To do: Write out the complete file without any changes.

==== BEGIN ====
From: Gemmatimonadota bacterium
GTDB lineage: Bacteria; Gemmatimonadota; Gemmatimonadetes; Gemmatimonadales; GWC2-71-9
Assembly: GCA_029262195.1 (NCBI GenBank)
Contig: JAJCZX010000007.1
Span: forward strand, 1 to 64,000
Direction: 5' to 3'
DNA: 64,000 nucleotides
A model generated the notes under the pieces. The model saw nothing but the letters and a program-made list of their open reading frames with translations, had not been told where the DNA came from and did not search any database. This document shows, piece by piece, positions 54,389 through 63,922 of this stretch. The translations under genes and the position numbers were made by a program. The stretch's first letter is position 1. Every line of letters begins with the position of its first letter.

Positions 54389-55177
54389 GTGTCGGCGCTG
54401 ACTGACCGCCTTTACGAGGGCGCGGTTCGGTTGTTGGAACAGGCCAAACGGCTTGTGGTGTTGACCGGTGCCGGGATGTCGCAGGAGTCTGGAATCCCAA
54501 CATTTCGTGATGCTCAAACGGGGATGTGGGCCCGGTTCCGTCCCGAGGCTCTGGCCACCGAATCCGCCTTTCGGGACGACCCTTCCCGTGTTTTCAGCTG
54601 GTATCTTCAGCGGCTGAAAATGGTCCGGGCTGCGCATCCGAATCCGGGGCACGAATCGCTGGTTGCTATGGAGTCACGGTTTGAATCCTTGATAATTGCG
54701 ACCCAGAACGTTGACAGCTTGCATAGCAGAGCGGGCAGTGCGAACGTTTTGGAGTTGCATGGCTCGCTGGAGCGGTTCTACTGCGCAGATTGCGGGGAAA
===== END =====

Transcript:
From: Gemmatimonadota bacterium
GTDB lineage: Bacteria; Gemmatimonadota; Gemmatimonadetes; Gemmatimonadales; GWC2-71-9
Assembly: GCA_029262195.1 (NCBI GenBank)
Contig: JAJCZX010000007.1
Span: forward strand, 1 to 64,000
Direction: 5' to 3'
DNA: 64,000 nucleotides
A model generated the notes under the pieces. The model saw nothing but the letters and a program-made list of their open reading frames with translations, had not been told where the DNA came from and did not search any database. This document shows, piece by piece, positions 54,389 through 63,922 of this stretch. The translations under genes and the position numbers were made by a program. The stretch's first letter is position 1. Every line of letters begins with the position of its first letter.

Positions 54389-55177
54389 GTGTCGGCGCTG
54401 ACTGACCGCCTTTACGAGGGCGCGGTTCGGTTGTTGGAACAGGCCAAACGGCTTGTGGTGTTGACCGGTGCCGGGATGTCGCAGGAGTCTGGAATCCCAA
54501 CATTTCGTGATGCTCAAACGGGGATGTGGGCCCGGTTCCGTCCCGAGGCTCTGGCCACCGAATCCGCCTTTCGGGACGACCCTTCCCGTGTTTTCAGCTG
54601 GTATCTTCAGCGGCTGAAAATGGTCCGGGCTGCGCATCCGAATCCGGGGCACGAATCGCTGGTTGCTATGGAGTCACGGTTTGAATCCTTGATAATTGCG
54701 ACCCAGAACGTTGACAGCTTGCATAGCAGAGCGGGCAGTGCGAACGTTTTGGAGTTGCATGGCTCGCTGGAGCGGTTCTACTGCGCAGATTGCGGGGAAA